Q. We are creating a new mix design for a large mass pour. The engineer is concerned with strength gain and has requested a tight water/cement ratio. The mix may also include a fair percentage of supplementary cementitious materials. The engineer wants a mix design that mitigates the potential of microcracks generated by internal heat gain from hydration.

To accomplish this, we've been trying to develop a new performance mix. We've heard of a new philosophy that encourages substituting lightweight aggregate fines for a portion of our standard river sand.

We've been told that lightweight aggregate will help us achieve a steady strength gain to our target strength with less chance of microcracking through a phenomenon called internal concrete curing.

What is internal concrete curing? How does it promote strength gain? Should we cut back on mixing water? What benefits come from internal concrete curing?

A. Internal curing refers to the time-dependent improvement of concrete strength due to the gradual release of water from aggregate, in which it was absorbed before mixing, to the cement particle to allow continued hydration. To be more specific, there's new terminology currently being discussed by ACI Committee 308, Curing Concrete. The working draft says “internal curing refers to the process by which the hydration of cement occurs because of the availability of additional internal water that is not part of the mixing water.”

Internal curing is not a new discovery. According to John Reis, executive director of the Expanded Shale, Clay & Slate Institute, documenting improved long-term strength gains from saturated normal-weight aggregates was first reported by Paul Klieger in 1957. This strength gaining effect was confirmed eight years later in research on lightweight aggregate (LWA) conducted at the National Ready Mixed Concrete Association's lab.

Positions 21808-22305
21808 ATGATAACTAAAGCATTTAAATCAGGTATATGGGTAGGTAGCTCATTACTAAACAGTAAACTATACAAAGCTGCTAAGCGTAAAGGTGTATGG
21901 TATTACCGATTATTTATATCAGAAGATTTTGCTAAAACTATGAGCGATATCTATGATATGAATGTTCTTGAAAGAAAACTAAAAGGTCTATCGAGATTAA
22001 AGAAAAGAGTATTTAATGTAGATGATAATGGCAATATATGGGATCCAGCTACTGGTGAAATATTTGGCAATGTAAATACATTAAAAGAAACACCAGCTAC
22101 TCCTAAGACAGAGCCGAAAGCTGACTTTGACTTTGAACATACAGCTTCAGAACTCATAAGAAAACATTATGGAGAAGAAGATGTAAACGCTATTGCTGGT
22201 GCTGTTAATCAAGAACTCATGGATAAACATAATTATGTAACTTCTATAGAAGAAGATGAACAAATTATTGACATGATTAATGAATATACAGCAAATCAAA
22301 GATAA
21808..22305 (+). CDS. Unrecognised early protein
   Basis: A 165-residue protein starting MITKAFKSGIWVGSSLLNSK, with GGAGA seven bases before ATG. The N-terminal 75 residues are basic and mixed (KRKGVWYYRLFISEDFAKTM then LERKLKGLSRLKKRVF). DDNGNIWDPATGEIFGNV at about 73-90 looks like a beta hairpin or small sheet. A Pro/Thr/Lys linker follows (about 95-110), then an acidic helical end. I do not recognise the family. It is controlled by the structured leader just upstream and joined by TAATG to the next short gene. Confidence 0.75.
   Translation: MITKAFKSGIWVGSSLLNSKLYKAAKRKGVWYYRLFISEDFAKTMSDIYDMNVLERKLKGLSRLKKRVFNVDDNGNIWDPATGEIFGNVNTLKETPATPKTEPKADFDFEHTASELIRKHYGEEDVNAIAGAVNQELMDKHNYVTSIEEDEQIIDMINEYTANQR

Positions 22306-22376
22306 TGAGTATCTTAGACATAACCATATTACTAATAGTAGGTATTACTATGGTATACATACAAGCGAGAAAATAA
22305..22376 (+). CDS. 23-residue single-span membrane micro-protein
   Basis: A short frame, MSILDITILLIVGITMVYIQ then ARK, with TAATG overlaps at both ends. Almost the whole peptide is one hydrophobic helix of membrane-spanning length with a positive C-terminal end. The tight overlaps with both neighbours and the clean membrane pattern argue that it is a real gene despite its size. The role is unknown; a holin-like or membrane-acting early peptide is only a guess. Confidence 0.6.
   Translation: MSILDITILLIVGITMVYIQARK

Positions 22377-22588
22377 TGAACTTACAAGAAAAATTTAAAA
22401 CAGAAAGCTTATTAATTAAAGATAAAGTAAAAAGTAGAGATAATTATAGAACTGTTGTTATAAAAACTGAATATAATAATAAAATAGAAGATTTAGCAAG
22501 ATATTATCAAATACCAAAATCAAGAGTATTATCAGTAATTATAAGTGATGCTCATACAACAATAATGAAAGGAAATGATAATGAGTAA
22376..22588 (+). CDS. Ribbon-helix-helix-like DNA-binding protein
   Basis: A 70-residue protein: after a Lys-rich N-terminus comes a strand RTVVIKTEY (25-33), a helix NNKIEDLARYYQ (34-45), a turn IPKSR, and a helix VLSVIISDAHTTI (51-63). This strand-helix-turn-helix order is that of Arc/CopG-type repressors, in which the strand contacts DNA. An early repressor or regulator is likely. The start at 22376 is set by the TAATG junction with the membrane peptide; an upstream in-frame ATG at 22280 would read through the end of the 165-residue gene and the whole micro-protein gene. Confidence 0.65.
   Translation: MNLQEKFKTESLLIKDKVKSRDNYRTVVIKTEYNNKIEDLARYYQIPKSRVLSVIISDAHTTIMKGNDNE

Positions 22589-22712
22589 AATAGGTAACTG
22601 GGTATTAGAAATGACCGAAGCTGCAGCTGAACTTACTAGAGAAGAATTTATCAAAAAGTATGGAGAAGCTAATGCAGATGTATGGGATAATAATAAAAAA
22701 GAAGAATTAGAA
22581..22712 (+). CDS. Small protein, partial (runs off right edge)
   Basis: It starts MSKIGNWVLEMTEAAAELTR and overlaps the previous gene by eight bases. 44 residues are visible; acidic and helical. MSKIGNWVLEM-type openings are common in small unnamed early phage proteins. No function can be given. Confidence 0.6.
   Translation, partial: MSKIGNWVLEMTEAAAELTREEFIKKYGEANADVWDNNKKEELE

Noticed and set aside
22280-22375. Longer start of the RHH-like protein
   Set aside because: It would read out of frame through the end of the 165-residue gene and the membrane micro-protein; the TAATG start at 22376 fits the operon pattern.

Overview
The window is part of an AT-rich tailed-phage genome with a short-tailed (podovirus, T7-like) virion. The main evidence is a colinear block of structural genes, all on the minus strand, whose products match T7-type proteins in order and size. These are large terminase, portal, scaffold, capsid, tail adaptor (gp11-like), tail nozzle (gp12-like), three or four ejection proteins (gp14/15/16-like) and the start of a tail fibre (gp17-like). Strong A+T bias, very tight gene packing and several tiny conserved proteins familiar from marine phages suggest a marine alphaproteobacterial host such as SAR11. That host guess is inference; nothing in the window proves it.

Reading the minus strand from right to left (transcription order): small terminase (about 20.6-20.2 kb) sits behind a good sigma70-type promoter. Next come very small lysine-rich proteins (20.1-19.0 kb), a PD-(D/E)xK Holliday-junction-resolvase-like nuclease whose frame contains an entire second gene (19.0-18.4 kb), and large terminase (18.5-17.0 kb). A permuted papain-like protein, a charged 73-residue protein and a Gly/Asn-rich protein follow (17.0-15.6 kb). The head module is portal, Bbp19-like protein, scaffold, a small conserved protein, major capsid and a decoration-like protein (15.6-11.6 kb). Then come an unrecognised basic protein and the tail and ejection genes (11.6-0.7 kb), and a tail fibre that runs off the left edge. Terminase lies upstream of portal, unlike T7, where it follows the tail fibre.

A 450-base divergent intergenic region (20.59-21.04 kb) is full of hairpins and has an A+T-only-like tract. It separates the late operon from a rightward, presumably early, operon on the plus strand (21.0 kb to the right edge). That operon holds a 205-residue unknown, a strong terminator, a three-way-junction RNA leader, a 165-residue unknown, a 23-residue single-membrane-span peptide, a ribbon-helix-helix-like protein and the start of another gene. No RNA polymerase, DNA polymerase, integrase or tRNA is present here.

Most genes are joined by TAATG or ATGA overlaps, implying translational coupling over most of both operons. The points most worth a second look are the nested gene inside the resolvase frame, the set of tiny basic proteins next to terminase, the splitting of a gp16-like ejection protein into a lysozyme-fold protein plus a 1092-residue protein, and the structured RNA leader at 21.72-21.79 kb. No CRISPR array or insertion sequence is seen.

But in recent years, there's been a renewed interest in developing methods to incorporate internal curing as a tool to reduce cracking, especially in pavements. Dale Bentz, a researcher at the National Institute of Standards and Technology (NIST), says it's often not possible to provide enough curing water from a pavement's surface at a sufficient rate to satisfy the ongoing chemical shrinkage. “Internal curing distributes extra water throughout the entire microstructure, thus maintaining saturation of the cement paste during hydration,” he says. “This avoids paste self-desiccation and reducing autogenous shrinkage.”

Furthermore, there's the need to encourage internal curing, especially in high-performance mixes. Some design applications call for the concrete to be less permeable by including quantities of divided silica, such as fly ash or silica fume. This tends to reduce internal water movement.

The change in definition for internal curing comes from the research effort to position water effectively throughout these highly impermeable mixes, according to Bentz. This can be accomplished with the certain material dispersed throughout the mix. These suppliers act as internal reservoirs, replacing the water throughout the hydration process.

“These special materials include saturated lightweight fine aggregates, superabsorbent polymers, and saturated wood fibers,” according to Bentz.

In 2003, George Hoff presented a report at the Theodore W. Bremner Symposium on High Performance Light Weight Concrete, during which he described using near-saturated LWA as a replacement for the normal weight aggregate. When used in adequate amounts, the self-desiccation and autogenous shrinkage were eliminated.

There are some other benefits from internal curing. Researchers have documented reduced autogenous shrinkage and cracking, reduced permeability, and increased durability in concrete cast with saturated lightweight aggregate.

There are several resources on this topic. A good starting point is the NIST Web site. A link leads to a computer model, and it provides help in answering several questions. The link to the internal curing model is at http://ciks.cbt.nist.gov.

For more information, e-mail Ben Mohr at Tennessee Tech University, bmohr@tntech.edu; or Dale Bentz at NIST, dale.bentz@nist.gov.